Search Images Maps Play YouTube News Gmail Drive More »
Sign in
Screen reader users: click this link for accessible mode. Accessible mode has the same essential features but works better with your reader.

Patents

  1. Advanced Patent Search
Publication numberUS3300686 A
Publication typeGrant
Publication dateJan 24, 1967
Filing dateJul 30, 1963
Priority dateJul 30, 1963
Publication numberUS 3300686 A, US 3300686A, US-A-3300686, US3300686 A, US3300686A
InventorsAlfred H Johnson, William R Mcconnell, Peter R Schulz
Original AssigneeIbm
Export CitationBiBTeX, EndNote, RefMan
External Links: USPTO, USPTO Assignment, Espacenet
Compatible packaging of miniaturized circuit modules
US 3300686 A
Abstract  available in
Images(6)
Previous page
Next page
Claims  available in
Description  (OCR text may contain errors)

A. H. JOHNSON ETAL 3,300,686

Jan. 24, 1967 COMPATIBLE PACKAGING OF MINIATURIZED CIRCUIT MODULES 6 Sheets-Sheet 1 Filed July 30, 1963 //VVE/VTOR$ ALFRED H. JOHNSON WlLLlAM R. McCONNELL PETER R. SCHULZ fim KW A77 H/VE) Jan. 24, 1967 A. H. JOHNSON ETAL 3,300,686

COMPATIBLE PACKAGING OF MINIATURIZED CIRCUIT MODULES I Filed July 30. 1963 6 Sheets-Sheet 1967 A. H. JOHNSON ETAL 3,300,686

COMPATIBLE PACKAGING OF MINIATURIZED 0111mm MODULES Filed July so, 1963 6 Sheets-Sheet s 4, 1967 A. 1-1. JOHNSON ETAL 3,300,686

COMPATIBLE PACKAGING OF MINIATURIZED CIRCUIT MODULES Filed July 30, 1963 6 Sheets-Sheet 4 2 1967 A.IH. JOHNSON ETAL 3,300,686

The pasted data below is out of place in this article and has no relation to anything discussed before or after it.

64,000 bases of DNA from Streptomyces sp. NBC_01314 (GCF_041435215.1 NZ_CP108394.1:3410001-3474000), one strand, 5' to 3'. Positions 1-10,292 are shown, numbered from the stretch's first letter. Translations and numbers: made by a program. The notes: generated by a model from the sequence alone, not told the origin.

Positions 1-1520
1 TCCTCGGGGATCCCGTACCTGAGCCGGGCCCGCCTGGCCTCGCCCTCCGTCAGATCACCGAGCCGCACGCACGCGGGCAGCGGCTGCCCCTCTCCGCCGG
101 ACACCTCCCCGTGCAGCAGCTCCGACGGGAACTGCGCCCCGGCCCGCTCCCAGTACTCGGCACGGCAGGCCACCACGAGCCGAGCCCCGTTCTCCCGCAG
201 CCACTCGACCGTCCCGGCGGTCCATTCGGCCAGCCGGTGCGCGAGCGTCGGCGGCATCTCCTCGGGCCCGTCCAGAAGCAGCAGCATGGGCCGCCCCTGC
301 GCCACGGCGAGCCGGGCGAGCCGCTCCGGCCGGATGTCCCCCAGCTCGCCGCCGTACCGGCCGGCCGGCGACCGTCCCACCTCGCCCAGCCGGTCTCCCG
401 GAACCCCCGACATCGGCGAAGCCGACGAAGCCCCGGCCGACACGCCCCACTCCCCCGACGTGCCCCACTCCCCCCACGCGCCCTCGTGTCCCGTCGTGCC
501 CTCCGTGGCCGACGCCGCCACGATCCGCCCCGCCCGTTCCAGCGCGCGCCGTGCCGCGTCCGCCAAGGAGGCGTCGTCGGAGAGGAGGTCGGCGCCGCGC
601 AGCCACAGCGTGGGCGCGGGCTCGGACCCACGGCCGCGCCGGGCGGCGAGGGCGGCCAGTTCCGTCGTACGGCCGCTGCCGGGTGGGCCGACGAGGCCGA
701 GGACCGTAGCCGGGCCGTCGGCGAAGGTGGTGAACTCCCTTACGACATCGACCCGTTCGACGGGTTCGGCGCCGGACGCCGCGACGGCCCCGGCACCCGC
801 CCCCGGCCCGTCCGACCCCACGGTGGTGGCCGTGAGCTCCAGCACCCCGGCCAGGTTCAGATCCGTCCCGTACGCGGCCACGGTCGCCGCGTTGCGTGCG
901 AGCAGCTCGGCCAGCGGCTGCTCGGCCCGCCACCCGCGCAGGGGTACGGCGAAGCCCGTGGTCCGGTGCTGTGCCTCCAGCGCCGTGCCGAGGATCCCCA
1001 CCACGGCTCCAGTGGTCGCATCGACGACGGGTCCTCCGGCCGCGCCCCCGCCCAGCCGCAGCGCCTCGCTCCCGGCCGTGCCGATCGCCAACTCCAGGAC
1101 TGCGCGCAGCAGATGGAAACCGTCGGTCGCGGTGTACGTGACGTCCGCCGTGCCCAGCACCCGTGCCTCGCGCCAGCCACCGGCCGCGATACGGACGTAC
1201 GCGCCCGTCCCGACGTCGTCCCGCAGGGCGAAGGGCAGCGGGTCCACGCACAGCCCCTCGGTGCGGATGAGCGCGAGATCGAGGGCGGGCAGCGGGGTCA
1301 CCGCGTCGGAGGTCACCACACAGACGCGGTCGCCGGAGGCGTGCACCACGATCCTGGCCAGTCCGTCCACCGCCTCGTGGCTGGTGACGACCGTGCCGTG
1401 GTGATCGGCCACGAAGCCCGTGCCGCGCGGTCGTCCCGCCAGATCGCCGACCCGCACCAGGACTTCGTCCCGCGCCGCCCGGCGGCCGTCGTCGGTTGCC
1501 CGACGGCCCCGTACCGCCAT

COMPATIBLE PACKAGING OF MINIATURIZED CIRCUIT MODULES Filed July so, 1965 6 Sheets-Sheet s I FEEEEEEEEEEIWE? E /F QEEQ fizagzamwzazaaamdmwwaflEzag /ggg/ 1; Q/QMZ W/Z/EZFLWM/WME/QQLWEEE 127E @FEEEEMZWWEEMMMEUMEMEEM oaooalo'booaogooq ocooao on. a... 00o 00?)'000 0/ 0000a ..tooaloct ooooo 00.000'0000000000 0 000 0 aaoo aoogooooooagvio aao 0000 o0oo 0bo. ooooa o O.......".O'QID'OG'D. can.ouooot oo, oaoopo 2 k o 3 o z o o I z o 2 FIG. 10

COMPATIBLE PACKAGING OF MINIATURIZED CIRCUIT MODULES Filed July 30, 1963 Jan. 24, 1967 A. H. JOHNSON ETAL 6 Sheets-Sheet 6 FIG. 13

United States Patent 3,300,686 COMPATIBLE PACKAGENG 0F MllNIA'IUREZED CIRCUIT MUDULES Alfred H. Johnson, Endwell, William R. McConnell,

Johnson City, and Peter R. Schulz, Endwell, N.Y., assignors to International Business Machines Corporation, New York, N.Y., a corporation of New York Filed July 30, 1963, Ser. No. 298,603 The portion of the term of the patent subsequent to May 24, 1%3, has been disclaimed 3 Claims. (Cl. 3l7l(lll) This invention relates to the packaging of miniaturized solid state circuit modules on printed circuit cards, and more particular to a high density printed circuit package compatible to mounting both discrete components and solid state circuit modules.